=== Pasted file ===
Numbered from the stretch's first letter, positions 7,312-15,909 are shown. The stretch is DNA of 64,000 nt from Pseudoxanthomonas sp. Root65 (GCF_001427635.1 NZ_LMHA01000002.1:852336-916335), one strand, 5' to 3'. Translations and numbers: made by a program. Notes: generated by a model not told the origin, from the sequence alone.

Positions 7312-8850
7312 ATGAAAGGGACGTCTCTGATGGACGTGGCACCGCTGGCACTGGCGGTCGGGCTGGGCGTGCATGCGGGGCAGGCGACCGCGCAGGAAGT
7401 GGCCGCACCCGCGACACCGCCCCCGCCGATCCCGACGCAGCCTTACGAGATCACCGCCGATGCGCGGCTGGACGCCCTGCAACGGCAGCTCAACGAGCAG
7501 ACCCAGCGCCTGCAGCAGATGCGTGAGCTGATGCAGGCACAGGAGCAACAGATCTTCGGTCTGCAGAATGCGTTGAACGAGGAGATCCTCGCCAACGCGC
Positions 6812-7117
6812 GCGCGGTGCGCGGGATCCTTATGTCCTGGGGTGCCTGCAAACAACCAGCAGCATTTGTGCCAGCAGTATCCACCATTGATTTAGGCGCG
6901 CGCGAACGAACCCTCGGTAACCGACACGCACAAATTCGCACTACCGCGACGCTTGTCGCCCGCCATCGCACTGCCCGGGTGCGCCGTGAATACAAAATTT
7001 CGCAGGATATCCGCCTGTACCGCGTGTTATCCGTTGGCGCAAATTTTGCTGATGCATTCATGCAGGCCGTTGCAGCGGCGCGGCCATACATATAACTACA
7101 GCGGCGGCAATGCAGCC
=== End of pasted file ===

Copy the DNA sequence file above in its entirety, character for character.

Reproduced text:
Numbered from the stretch's first letter, positions 7,312-15,909 are shown. The stretch is DNA of 64,000 nt from Pseudoxanthomonas sp. Root65 (GCF_001427635.1 NZ_LMHA01000002.1:852336-916335), one strand, 5' to 3'. Translations and numbers: made by a program. Notes: generated by a model not told the origin, from the sequence alone.

Positions 7312-8850
7312 ATGAAAGGGACGTCTCTGATGGACGTGGCACCGCTGGCACTGGCGGTCGGGCTGGGCGTGCATGCGGGGCAGGCGACCGCGCAGGAAGT
7401 GGCCGCACCCGCGACACCGCCCCCGCCGATCCCGACGCAGCCTTACGAGATCACCGCCGATGCGCGGCTGGACGCCCTGCAACGGCAGCTCAACGAGCAG
7501 ACCCAGCGCCTGCAGCAGATGCGTGAGCTGATGCAGGCACAGGAGCAACAGATCTTCGGTCTGCAGAATGCGTTGAACGAGGAGATCCTCGCCAACGCGC
Positions 6812-7117
6812 GCGCGGTGCGCGGGATCCTTATGTCCTGGGGTGCCTGCAAACAACCAGCAGCATTTGTGCCAGCAGTATCCACCATTGATTTAGGCGCG
6901 CGCGAACGAACCCTCGGTAACCGACACGCACAAATTCGCACTACCGCGACGCTTGTCGCCCGCCATCGCACTGCCCGGGTGCGCCGTGAATACAAAATTT
7001 CGCAGGATATCCGCCTGTACCGCGTGTTATCCGTTGGCGCAAATTTTGCTGATGCATTCATGCAGGCCGTTGCAGCGGCGCGGCCATACATATAACTACA
7101 GCGGCGGCAATGCAGCC